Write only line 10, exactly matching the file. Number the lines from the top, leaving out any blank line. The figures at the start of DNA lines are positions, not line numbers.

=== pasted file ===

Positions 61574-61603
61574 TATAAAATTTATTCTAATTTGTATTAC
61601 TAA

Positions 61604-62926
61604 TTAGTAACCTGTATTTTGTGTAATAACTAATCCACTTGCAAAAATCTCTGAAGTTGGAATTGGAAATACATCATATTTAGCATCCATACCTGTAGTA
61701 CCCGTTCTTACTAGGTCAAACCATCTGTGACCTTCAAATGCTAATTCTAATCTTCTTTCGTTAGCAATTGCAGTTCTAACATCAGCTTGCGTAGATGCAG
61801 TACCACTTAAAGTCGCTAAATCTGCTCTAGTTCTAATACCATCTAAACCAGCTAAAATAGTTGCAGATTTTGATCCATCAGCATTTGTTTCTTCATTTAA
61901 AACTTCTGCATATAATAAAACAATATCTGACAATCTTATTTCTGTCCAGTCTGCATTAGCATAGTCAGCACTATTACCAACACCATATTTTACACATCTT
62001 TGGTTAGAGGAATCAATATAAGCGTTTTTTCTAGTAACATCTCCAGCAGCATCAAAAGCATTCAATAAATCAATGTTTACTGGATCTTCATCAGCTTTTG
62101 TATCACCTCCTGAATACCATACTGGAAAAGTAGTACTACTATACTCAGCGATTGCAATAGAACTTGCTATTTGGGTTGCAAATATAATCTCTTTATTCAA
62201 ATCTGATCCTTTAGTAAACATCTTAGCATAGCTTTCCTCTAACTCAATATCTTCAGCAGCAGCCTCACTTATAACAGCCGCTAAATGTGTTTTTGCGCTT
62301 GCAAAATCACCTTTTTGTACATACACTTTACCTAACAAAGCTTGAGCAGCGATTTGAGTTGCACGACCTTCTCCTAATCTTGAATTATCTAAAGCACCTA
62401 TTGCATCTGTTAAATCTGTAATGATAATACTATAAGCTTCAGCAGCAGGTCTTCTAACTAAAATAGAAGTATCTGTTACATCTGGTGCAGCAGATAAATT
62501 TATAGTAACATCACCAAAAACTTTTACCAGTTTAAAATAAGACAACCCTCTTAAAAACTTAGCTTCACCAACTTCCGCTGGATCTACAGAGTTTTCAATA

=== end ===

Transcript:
62101 TATCACCTCCTGAATACCATACTGGAAAAGTAGTACTACTATACTCAGCGATTGCAATAGAACTTGCTATTTGGGTTGCAAATATAATCTCTTTATTCAA